Tokyo Part Two – Tourist Attractions: Marunouchi, Akihabara, Ginza, Asakusa and Ueno

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Marunouchi (Tokyo Station)

The financial epicentre of Tokyo, visiting this district can actually be a relaxing experience, especially when you pick the right times to visit. Luckily, this area of Tokyo particularly adheres to the standard business hours. Which means there are times during the day where everyone is in their office working which is perfect for a chaos-free stroll.

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The Imperial Palace is nearby, but unfortunately, (for me), visitors can’t get up close to the palace itself for safety and security reasons of course. But the gardens are fully open for everyone to wander.

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Don’t miss the Tokyo International Forum. What goes on at this building isn’t really that interesting for visitors – it’s a convention centre, but the building itself is spectacular! Don’t forget to climb to the top and cross one of the glass bridges.

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Akihabara

Akihabara district is also nearby. For all those gamers and electronic fanatics, this is the place you’ll want to be. Even in Tokyo, you’ll notice an increase in electronics and flashing lights in the district.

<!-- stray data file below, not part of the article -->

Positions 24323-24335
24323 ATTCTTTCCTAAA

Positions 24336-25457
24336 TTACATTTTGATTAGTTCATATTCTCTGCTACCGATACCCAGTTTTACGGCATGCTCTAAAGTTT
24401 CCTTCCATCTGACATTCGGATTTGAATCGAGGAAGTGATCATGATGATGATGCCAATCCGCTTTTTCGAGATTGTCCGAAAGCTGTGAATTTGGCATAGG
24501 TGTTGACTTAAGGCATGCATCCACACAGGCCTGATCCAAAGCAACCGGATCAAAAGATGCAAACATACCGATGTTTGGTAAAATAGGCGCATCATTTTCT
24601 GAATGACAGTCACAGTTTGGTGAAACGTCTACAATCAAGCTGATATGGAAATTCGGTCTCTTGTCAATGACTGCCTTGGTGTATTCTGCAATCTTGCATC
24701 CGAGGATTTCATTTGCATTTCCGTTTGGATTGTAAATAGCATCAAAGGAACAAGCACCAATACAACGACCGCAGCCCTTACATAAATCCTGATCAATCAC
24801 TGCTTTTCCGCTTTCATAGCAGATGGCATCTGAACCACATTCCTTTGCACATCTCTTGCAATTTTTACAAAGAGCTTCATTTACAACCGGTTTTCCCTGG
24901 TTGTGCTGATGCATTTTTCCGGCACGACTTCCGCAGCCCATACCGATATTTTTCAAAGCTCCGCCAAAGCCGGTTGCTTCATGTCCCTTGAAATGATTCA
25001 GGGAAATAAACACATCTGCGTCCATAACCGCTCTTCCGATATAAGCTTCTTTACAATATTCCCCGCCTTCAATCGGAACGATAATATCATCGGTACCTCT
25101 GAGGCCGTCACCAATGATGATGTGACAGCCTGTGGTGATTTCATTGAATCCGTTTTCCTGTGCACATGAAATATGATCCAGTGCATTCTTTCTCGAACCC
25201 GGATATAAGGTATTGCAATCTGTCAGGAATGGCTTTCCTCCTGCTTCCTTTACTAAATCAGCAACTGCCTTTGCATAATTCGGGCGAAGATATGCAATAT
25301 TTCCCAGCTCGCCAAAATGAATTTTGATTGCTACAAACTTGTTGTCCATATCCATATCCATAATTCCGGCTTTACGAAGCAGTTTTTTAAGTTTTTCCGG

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Arcades are a big deal in Japan and the games are limitless. Many of the games actually require a membership card (for a small fee) to play. This card will save your data, so you can continue from where you left off. It’s a neat idea, but this also requires a bit of planning, as personal cards are not universally accepted at all arcades. They can vary from games or arcade chains. 

Ginza

Ginza is where you can find all the luxury designer brands, both domestic and international. This is also where the famous Tsukiji Market is, where you can see locals bid and buy fresh seafood in the mornings. 

While neither of these activities really appealed to me, this area was still lovely to walk around, especially with so many interesting and beautiful buildings and structures. 

Asakusa

This is a popular tourist area, with the main attraction being the Sensoji Temple. Surrounding the temple are shopping arcades and stalls. If you’re looking for stereotypical Japanese souvenirs, this is the place to go. I personally found the goods sold here tacky and expensive, but see for yourself!

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Don’t skip the Tourist Centre. It’s a neat building that’ll make a great Instagram snap!

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Ueno

Ueno is home to the majority of Tokyo’s museums and galleries. It’s also a lovely area to enjoy an afternoon, where tall trees line peaceful walkways. Think Jardin du Luxembourg in Paris vibes.

When I was in Tokyo, I wasn’t really in the mood to visit any museums, probably because I couldn’t turn my attention away from all the flashing and sparkling lights on the streets, but if you do decide to visit a couple, it might be worth purchasing the Grutto Pass . For 2000 yen, you’ll get a passbook that’ll allow free or highly discounted admissions to 79 museums, zoos, aquariums, galleries, etc in the city.

Want to find out more about my experience in Tokyo? Check out my other two posts: Part One and Part Three

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